The End of the Affair, by Graham Greene

The End of the AffairThe End of the Affair by Graham Greene

My rating: 5 of 5 stars

There have been two novels I have read over the past decade that have significantly impacted my life. The first was Fyodor Dostoyevsky‘s Crime and Punishment, and the second was Jack Kerouac‘s On the Road. These two novels affected me more than many of the people I have met in my life because they, in the case of Dostoevsky, illuminated a grand and immeasurable philosophical quandary, or, in the case of Kerouac, identified a lasting inspiration within me. Now, I add Graham Greene‘s The End of the Affair to that list of profoundly impacting novels.

And for now, a ‘why’ is in order.

I was searching for this novel. And, perhaps, I’d like to think, it was searching for me. In that regard, I was looking for something to solve a mystery in my life; to, perhaps, better explain my feelings than I was able. And I drew it near me. To be clear: I was searching for a way to explain the end of a personal affair. I was searching for a work of art to explain an emotion that I could not yet apprehend due to broken ties across an ocean, and this novel did more than explain. It inspired.

The opening lines took me by surprise: “A story has no beginning or end: arbitrarily one chooses that moment of experience from which to look back or from which to look ahead” (7). This line expresses a notion that I had been considering for some time, after I decidedly picked up Friedrich Nietzsche and read his words: “There is no such thing as moral phenomena, but only a moral interpretation of phenomena”. Greene echoes this in literary form, and thus begins a much more writerly text than I first supposed.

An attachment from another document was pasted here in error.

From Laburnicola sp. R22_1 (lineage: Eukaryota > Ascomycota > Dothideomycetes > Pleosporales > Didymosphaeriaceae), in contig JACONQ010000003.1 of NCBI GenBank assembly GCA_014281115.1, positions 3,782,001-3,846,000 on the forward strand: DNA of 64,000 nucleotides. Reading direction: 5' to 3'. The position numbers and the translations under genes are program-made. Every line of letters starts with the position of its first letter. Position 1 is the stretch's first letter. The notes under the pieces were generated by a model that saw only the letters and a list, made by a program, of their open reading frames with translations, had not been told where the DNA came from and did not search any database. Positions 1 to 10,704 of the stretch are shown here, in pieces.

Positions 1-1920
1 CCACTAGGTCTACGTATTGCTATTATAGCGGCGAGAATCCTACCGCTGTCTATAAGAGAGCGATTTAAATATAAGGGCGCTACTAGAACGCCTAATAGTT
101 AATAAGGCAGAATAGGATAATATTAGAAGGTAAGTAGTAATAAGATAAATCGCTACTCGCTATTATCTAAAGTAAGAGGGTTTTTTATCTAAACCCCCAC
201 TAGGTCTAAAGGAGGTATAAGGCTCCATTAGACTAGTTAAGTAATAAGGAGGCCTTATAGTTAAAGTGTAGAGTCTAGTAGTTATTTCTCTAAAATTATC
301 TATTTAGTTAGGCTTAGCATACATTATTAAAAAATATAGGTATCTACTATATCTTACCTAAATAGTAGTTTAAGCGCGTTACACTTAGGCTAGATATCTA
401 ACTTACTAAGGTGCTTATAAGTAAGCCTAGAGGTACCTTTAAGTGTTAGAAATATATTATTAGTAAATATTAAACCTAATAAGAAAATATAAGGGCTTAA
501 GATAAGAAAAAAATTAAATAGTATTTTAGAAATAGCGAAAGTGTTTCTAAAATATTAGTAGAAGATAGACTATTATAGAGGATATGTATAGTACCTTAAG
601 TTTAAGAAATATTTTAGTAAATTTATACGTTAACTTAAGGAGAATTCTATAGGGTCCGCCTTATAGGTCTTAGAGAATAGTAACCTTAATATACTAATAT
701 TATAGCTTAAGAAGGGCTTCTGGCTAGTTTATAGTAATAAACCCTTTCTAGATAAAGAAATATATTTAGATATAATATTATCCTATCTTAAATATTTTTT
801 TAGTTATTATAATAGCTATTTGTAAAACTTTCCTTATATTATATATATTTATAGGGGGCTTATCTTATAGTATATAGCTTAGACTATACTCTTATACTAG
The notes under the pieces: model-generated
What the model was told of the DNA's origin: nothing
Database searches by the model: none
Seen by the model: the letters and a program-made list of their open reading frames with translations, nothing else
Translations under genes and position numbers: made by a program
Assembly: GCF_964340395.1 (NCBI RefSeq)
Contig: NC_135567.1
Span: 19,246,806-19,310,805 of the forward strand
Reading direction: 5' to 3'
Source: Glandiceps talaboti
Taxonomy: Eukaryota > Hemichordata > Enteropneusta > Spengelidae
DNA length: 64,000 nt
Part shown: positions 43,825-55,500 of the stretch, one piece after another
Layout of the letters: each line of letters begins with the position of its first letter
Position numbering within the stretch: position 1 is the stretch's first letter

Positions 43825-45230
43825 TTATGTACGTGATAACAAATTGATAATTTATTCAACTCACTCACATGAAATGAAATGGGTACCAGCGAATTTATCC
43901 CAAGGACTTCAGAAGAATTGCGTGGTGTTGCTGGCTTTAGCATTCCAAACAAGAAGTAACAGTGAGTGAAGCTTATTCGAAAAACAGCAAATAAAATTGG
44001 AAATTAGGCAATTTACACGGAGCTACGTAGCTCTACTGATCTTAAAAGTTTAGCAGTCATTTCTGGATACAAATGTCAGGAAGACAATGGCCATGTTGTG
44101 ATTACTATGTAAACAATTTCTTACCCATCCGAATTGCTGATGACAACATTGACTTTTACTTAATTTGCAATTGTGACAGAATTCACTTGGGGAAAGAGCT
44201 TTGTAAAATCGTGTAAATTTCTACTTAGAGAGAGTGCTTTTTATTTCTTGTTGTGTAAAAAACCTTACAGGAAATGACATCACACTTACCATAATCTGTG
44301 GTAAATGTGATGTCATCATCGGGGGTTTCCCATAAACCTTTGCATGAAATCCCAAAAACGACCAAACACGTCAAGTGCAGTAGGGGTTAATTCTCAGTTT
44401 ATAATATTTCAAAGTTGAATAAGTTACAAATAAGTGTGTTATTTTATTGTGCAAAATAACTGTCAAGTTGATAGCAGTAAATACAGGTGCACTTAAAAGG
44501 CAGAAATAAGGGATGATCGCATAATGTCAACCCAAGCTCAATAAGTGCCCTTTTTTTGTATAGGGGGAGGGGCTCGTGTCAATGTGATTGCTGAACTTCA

What I mean by writerly (a term used by Roland Barthes)is that Greene is not providing mere entertainment. One can feel his working of the novel’s breadth before him. The fact that the narrator injects musings on his daily writing habits and his nagging inability to bring to life a character or two, inform the reader that he or she is reading a book by an author. Also these notions hint to the reader that these characters may or may not be fictional, and that there is a thin line dividing the realm of fiction and fact when one relies on one’s “chosen” memories and “moral” interpretations. A writerly text seeks to elucidate this discrepancy. Writerly is Literature for writers, with writers in mind who want to demystify the artifice that is superficial entertainment. Writerly announces that this is Literature, this is a story you are reading, I am an author and a narrator, which is one reason why I often found this text so inspiring.

All stories are constructed to help us get through the day. To help us live. To help us wake up and go to work. To help us get through an emotion. This is the inevitable notion forever stimulating Art and Literature. Great Art is supposed to be cathartic. It is supposed to help you construct a social understanding when the your limited social world cannot aid you. There was no person, no friend, no relative, to empathize with me at the end of my affair (I use the term purposefully, even though there was no love triangle). What Art does is it gives you time to ruminate on a moment. Art provides a space for you to take the time to construct your personal empathetic understanding, when all life wants you to do is shut up and move on. Wake up. Get over it. Although, inevitably, it helps you do just that.